We had landed at Heathrow at 5.40am and had been through the usual scrum that is the getting of luggage from overhead lockers and people pushing and shoving in the hope of getting off the plane 2 milliseconds faster than his or her neighbour – after waiting an eternity of course for the more well-heeled to get off first.
Mind you if they are prepared to pay something like $6000 more than I am for a seat on the plane then no doubt they deserve their comfy beds and being able to get off before the poor people in the economy section.
I was glad of the delay as it gave me time to get a decent blood flow restarted in my legs and to don my backpack.
Now you need to know a thing or two about my backpack.
Firstly it was heavy enough to break the back of a pack mule what with my many books and the “God have I made a big mistake bringing this? ” Mac laptop which by itself would make a good doorstop. Secondly, it is tricky getting it onto my back.
Usually I have to jump up quickly when the seatbelt sign goes out and grab the backpack – well ….there I go again……making things up. Because ‘grab the backpack’ is not an accurate description of what I do.
I have little short legs so I have to stand on tippy-toe, grunt and groan and haul on the straps of the bag till a kind gentleman nearby offers to help, then I stand by to catch it when the smiling gentleman drops it …… as he has been totally unprepared for the weight of it as it tumbles out of the locker.
I’ve learned from experience that unsuspecting passengers are not happy when a 2-ton backpack lands on their heads.
Having caught the thing I then need a fair bit of spare room to swing it up and back and get my arms through the shoulder straps. If I leave this manoeuvre till everyone else is standing up I literally can’t get the damn thing high enough to get it on.
Then there’s the video camera in its case.
‘Gosh’ murmurs the kind gentleman ‘are you sure you’ll be able to carry all that?’ then his jaw drops as the heavy coat and plastic bag full of ‘bits and pieces’ I’ve also brought with me fall down on my head. ‘Dear me, you are loaded down aren’t you?’
Having arranged all this about my person I catch my breath before adding the final piece of my cabin luggage – my handbag. This is enormous and stuffed with toiletries, cameras (yes – plural), any duty-free items I may have purchased and of course my money and travel documents.
I have a lot of these documents with me on this trip as I have spent many days and nights trawling through various websites doing my ‘homework’ for the trip. As a result I hired a car and rented 2 houses (the houses not to be used simultaneously, you understand) for my 6-week stay in London and Poole.
These bookings seem to have produced enough paper to have caused the felling of a significant number of trees – maybe a small forest even – but I try not to think of that side of things as I say a quick prayer that they won’t want to search my luggage.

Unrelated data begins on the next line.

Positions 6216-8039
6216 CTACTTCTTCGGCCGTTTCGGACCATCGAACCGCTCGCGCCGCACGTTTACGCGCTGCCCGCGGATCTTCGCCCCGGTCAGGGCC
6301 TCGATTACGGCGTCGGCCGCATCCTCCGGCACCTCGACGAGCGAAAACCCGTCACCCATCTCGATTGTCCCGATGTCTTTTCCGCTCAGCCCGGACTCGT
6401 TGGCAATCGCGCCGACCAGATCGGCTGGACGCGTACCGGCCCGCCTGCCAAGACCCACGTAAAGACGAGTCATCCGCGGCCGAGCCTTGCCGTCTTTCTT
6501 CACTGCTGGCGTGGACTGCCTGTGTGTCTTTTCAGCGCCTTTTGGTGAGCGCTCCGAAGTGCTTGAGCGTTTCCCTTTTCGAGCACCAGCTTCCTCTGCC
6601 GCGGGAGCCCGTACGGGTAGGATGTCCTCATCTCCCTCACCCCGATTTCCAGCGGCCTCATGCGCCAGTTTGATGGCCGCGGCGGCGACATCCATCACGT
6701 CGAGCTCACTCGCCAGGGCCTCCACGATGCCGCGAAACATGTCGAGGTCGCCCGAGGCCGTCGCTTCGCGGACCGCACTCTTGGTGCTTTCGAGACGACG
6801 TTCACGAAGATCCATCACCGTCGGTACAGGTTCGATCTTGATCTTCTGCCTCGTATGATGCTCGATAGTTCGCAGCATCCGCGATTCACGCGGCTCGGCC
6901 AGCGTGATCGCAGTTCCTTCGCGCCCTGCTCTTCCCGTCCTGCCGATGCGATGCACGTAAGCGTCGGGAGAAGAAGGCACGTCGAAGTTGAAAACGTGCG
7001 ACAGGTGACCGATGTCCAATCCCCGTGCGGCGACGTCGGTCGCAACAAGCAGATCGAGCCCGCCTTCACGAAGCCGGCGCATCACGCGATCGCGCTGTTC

Not that I’m carrying any contraband (whatever that means these days) but just the thought of having to go through all this lot in front of a total stranger leaves me feeling weak at the knees – or maybe it’s just the thought of my handbag taking its toll.
Anyway, as well as all the afore-mentioned stuff (see!) I also have within easy reach any document they might ask me for – so my handbag weighs a ton.
I leave it til the last possible moment to pick up this final item as my back is already beginning to ache and I don’t want to look as though my arms are being pulled out of their sockets as I force a smile and say goodbye to the stewardess and nod ‘Yes’ when she asks if I enjoyed the trip.
It’s all lies anyway.
The only reason I can dredge up a smile is that the god-awful trip is finally over. There’s no way to actually ENJOY a flight that’s taken 26 hours – what with the seats crammed together in all directions and the fact that your bottom first goes numb then starts to ache with all the sitting on it.
Unfortunately, getting up to stretch your legs and get blood back into your nether regions is a hazardous exercise as the flight attendants are endlessly pushing their cumbersome carts up and down the aisles serving plastic food on plastic utensils with plastic cutlery which bends into funny shapes when you try to use it.
You can find yourself stranded, unable to get back to your seat, until half the people on the plane have been fed.
It must be said that I do look forward to having a lot of fun with the many cellophane and foil packets containing food in many shapes and sizes.
Opening them, apart from annoying everyone with the crinkley-crunkley noises which distract them from their TV screens as they can’t resist seeing if you were served a tastier treat than they were, invariably causes these wonderful packets to strew their contents far and wide when they finally succumb to brute force.
Hours later I am still finding bits of peanut or crisp in the folds of my clothing – it certainly helps to pass the time. I feel a connection with the great apes as I hear my quiet, contented burbling while ‘grooming’ myself and nibbling on tasty morsels retrieved from about my person in the gloomy half-light that passes for night-time on a long-haul flight.